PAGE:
Because of the local city-bound character of football clubs this also corresponds to V&D which has 62 branches dispersed throughout cities and towns in the Netherlands. It attracts 100 million visitors a year! – a kind of forum or platform that draws people in. (The Dutch premier league attracted 5.7 million visitors during the 2014/2015 competition). Like FC Den Haag, V&D has had a capital investor and owner since 2010: Sun Capital Partners. Sun Capital invested 170 million euro in V&D but in December 2015 withdraw their support because of poor performance ascribed to warm weather conditions.
V&D was founded by Willem Vroom and Anton Dreesman in 1887. Their strategy was revolutionary at the time: to sell for low but fixed prices. During its lifetime V&D has belonged to different groups (e.g. Vendex and KBB). Its business history reveals a fascinating perspective of the complexity of doing business. Although they did not change their formula, V&D managed to survive – under different umbrellas. In the last twenty years (!) V&D has never realized a profit. They could compensate the losses with the profits from La Place, its successful restaurant chain. This was detrimental for the development of La Place. Immediate emotional reactions followed after the demise of V&D. The major of Haarlem stated that “he cannot imagine a city without V&D; it would be a severe loss to the city. Other economic activities would be severely hampered. V&D Haarlem attracts 1.7 million visitors who also promote other economic city-bound activities. The city ‘needs’ V&D. If we can contribute to keeping V&D alive, we will not hesitate to do so. However it is not for us to decide”. This harps back to ancient times when cities were highly specialised in goods such as beer, herring, or drapery and were usually subsidised by local authorities, or the VOC which was monopolised by the Dutch State.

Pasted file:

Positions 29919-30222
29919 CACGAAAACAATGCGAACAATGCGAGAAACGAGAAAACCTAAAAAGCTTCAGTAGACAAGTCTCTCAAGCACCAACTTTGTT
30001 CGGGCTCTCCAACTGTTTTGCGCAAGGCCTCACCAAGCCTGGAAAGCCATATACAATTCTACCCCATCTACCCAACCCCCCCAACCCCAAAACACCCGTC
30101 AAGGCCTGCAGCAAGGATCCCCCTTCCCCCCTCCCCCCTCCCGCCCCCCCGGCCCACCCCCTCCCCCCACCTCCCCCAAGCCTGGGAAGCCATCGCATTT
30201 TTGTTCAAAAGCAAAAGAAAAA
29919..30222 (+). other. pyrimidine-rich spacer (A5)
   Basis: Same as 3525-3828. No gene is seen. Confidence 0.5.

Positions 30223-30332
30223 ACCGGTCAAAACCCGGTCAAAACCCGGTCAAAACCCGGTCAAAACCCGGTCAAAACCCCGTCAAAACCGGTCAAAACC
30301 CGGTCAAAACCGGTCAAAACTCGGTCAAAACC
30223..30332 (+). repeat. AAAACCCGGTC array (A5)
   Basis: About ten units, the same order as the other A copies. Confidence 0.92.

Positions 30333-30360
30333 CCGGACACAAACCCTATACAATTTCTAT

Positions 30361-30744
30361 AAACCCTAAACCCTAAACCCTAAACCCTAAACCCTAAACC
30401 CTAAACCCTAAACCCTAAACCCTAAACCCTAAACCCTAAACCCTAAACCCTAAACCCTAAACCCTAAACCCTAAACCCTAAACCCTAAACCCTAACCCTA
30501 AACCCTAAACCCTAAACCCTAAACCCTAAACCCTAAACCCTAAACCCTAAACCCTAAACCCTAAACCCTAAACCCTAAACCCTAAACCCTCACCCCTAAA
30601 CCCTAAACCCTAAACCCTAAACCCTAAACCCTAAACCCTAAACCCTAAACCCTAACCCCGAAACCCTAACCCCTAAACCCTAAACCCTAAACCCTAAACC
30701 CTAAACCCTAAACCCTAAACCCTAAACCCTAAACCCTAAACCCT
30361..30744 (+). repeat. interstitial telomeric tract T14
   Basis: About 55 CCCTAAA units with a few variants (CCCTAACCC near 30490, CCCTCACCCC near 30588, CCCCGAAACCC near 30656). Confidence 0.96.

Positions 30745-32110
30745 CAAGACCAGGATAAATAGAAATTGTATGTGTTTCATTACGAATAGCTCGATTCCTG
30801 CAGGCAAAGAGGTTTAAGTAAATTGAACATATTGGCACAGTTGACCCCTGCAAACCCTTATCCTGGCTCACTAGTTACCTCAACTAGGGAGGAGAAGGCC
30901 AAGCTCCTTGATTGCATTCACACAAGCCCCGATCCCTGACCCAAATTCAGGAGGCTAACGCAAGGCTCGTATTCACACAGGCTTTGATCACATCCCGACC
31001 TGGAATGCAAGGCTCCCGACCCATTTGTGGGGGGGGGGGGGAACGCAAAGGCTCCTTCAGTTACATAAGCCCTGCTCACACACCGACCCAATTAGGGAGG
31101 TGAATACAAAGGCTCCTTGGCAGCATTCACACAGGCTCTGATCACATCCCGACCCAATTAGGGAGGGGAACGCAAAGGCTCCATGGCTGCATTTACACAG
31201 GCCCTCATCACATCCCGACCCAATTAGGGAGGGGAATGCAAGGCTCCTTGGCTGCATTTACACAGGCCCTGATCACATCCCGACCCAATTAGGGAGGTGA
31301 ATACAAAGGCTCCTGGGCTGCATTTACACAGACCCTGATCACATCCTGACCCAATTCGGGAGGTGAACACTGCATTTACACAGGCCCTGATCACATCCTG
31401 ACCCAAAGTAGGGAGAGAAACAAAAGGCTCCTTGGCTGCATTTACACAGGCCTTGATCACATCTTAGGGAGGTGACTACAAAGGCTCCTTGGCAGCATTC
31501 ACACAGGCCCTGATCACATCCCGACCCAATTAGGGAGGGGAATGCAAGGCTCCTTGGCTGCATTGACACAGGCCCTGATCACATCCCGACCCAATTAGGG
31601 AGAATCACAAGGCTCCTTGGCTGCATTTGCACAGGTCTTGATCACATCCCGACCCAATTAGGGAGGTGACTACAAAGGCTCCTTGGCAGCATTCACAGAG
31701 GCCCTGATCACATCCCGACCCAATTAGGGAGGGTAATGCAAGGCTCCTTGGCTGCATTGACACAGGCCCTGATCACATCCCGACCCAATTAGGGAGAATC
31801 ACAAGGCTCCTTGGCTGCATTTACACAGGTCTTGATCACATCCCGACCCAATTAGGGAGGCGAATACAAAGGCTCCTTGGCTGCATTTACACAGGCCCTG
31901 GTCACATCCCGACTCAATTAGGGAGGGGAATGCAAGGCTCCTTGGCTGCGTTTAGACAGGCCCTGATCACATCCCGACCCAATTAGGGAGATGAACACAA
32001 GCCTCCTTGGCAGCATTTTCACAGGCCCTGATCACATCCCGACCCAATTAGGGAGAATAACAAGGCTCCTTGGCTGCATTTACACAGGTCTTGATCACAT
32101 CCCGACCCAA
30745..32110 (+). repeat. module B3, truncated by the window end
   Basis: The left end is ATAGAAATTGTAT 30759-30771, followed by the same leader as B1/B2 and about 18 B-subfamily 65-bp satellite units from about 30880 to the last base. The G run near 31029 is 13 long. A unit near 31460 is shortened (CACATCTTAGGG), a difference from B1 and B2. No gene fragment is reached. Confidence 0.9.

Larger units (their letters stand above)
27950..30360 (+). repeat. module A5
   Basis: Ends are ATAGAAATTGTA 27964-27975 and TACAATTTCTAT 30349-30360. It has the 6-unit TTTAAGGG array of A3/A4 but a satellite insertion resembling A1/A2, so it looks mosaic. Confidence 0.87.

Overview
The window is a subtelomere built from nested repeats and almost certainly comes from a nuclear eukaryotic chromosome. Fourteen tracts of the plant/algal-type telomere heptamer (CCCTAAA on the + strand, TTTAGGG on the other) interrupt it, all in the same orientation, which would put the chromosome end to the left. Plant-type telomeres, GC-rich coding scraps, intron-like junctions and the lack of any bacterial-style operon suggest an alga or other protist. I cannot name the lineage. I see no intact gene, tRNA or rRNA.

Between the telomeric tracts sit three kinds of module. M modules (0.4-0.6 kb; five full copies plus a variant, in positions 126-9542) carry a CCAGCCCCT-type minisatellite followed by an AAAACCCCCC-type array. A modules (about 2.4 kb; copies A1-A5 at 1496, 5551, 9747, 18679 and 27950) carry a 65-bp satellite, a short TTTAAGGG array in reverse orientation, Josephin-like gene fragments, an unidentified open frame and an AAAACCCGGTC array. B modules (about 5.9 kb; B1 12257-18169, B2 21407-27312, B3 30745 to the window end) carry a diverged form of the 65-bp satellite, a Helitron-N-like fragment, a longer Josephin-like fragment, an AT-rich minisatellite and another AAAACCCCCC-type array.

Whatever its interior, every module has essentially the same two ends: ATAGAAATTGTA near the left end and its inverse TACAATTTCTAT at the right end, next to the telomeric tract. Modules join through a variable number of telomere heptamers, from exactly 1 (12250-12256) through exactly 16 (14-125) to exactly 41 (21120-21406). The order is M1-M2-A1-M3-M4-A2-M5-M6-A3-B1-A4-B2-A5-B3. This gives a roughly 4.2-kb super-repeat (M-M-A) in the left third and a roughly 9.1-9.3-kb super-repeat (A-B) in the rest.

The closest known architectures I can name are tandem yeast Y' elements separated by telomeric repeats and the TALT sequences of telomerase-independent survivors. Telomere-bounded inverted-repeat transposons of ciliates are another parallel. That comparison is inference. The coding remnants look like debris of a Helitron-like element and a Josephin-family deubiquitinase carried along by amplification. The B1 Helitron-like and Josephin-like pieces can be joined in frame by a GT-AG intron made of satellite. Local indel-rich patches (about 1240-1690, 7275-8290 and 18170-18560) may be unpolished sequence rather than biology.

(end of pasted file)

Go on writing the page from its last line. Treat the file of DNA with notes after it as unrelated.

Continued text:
Of course the cases do not match 100%, but there are similarities in the origin and the consequences of failure and the way authorities are involved or have responded. This raises the fundamental question: what is (or should be) the purpose of insolvency proceedings? Usually support is based on emotions and fears. We are inclined to believe that businesses are or should be successful, prosper, grow and survive. However businesses have a limited lifetime. In principle authorities can save every firm, directly or indirectly. It can always be asserted/justified that a business is viable, valuable, needed or necessary. However the government should not select viable firms; the market can do that. Many connections exist in the economy - it can be considered a complex business ecology. Governments should not add complexity, but should try to reduce complexity with simple rules. Arbitrary state aid (directly through financing and indirectly through new business rescue regulations) to insolvent businesses adds complexity.
These comparisons show that state support is arbitrary. Aiding insolvent businesses is subjective, arbitrary, complex, distorts competition and can be detrimental to healthy firms.
I used a range of press sources from various newspapers and, shame on me, Wikipedia for the historical overview of V&D.